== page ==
Latest Improvised Explosive Device (IED) news

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Three bombings in Pakistan kill and injure over 300

On Friday, three bombings across two cities killed over 80 people in Pakistan.

The first blast was a suicide car bombing in Quetta which killed 14 and wounded 20. The attack took place near the office of the provincial police chief.

The bombing was claimed by both Jamaat-ul-Ahrar, a breakaway faction of the Pakistani Taliban, and ISIS. It is not clear who is responsible.

Hours later, twin blasts hit a crowded market in Shiite-dominated Parachinar, the main city in the Kurram tribal region. The attack had killed 67 by Saturday morning, whilst 261 were injured and 62 of those in a critical condition.

The attack in Parachinar was claimed by Lashkar-e-Jhangvi, a predominantly Sunni extremist group.

AOAV records casualties (i.e. people killed and injured) from explosive violence around the world as reported in English-language news sources. Pakistan has consistently been one of the states worst impacted by explosive violence.

Last year, AOAV recorded 2,136 deaths and injuries from explosive violence in Pakistan. 70% of the casualties were civilians.

Of civilian deaths and injuries, 77% were caused by IEDs.

Despite the number of IED incidents decreasing in 2016 compared to the previous year (from 95 in 2015 to 86 in 2016), the numbers of civilians killed or injured by IEDs increased by 19%.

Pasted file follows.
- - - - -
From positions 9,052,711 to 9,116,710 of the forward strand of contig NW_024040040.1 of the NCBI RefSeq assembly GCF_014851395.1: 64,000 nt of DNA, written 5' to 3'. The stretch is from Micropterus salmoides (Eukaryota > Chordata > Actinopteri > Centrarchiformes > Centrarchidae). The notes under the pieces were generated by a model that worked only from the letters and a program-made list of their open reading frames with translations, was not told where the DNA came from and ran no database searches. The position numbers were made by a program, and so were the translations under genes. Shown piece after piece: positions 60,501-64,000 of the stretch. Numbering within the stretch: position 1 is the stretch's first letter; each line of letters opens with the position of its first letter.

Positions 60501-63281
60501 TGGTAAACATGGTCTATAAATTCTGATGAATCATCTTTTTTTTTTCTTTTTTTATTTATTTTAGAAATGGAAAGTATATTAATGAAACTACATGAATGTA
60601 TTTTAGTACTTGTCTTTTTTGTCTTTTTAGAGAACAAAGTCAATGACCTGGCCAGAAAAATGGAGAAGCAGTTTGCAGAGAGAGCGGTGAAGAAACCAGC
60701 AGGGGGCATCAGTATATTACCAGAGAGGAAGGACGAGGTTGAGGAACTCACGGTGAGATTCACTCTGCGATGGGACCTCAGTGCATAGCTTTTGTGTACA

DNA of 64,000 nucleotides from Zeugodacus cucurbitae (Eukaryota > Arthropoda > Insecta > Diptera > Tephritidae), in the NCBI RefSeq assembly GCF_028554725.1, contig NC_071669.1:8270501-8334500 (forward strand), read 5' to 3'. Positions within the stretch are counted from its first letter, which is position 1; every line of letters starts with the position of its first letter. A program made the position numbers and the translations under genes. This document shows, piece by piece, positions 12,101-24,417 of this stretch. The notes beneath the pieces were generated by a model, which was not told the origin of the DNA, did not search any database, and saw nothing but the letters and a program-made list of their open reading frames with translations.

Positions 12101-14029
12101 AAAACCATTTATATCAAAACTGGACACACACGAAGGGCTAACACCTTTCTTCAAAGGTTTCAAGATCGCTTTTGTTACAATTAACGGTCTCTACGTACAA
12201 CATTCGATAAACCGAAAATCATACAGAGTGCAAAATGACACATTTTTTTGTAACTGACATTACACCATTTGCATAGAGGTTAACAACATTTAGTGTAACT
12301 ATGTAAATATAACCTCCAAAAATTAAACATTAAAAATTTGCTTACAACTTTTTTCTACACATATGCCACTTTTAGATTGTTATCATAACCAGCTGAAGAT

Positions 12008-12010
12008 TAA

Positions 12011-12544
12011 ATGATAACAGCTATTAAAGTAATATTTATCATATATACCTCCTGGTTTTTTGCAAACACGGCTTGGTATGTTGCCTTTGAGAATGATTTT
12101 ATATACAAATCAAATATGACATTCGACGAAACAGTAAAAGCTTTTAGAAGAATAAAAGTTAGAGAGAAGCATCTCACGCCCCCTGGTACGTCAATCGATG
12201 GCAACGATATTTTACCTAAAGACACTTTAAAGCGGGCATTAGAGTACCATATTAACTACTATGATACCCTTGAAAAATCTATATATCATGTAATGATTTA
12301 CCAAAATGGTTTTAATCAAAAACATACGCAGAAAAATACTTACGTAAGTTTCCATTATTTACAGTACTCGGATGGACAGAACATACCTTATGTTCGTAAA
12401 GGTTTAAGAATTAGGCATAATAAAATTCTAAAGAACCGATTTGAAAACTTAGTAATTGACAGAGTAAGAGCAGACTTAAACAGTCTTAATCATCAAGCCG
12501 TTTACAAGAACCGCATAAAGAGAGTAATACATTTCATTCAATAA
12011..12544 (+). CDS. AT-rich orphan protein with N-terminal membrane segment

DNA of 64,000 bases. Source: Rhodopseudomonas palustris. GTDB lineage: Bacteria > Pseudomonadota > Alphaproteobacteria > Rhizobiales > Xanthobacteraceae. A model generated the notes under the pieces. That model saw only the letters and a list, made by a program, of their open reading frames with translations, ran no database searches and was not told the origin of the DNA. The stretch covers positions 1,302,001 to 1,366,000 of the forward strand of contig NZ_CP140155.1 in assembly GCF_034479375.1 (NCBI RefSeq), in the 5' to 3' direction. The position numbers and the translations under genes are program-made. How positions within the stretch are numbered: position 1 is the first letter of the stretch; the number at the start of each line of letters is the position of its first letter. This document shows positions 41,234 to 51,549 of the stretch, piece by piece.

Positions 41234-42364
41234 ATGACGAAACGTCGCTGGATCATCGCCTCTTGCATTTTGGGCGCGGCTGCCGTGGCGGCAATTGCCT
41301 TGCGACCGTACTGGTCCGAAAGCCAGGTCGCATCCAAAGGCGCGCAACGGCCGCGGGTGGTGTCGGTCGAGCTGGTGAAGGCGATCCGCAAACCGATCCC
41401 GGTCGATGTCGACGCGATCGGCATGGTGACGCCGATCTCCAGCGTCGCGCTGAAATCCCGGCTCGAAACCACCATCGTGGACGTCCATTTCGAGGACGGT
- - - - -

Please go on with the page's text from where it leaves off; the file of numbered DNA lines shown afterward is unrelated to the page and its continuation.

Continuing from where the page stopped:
The amount of civilians killed and injured by suicide attacks also increased, by 93%, despite a decrease in attacks (from 13 in 2015 to 10 in 2016).

48% of civilian deaths and injuries were caused by six incidents perpetrated by Jamaat ul Ahrar.

AOAV condemns the use of violence against civilians and calls upon all groups to reject the deliberate targeting of civilians. States must urgently address the threat of IEDs. The international community should, more than ever, seek to address IED use and seek to implement effective preventative measures to decrease their harm.

For more on counter-IED initiatives, please see here. To read AOAV’s recent report, Understanding the regional and transnational networks that facilitate IED use, please see here.


AOAV is working to reduce armed violence - please help us by sharing our work: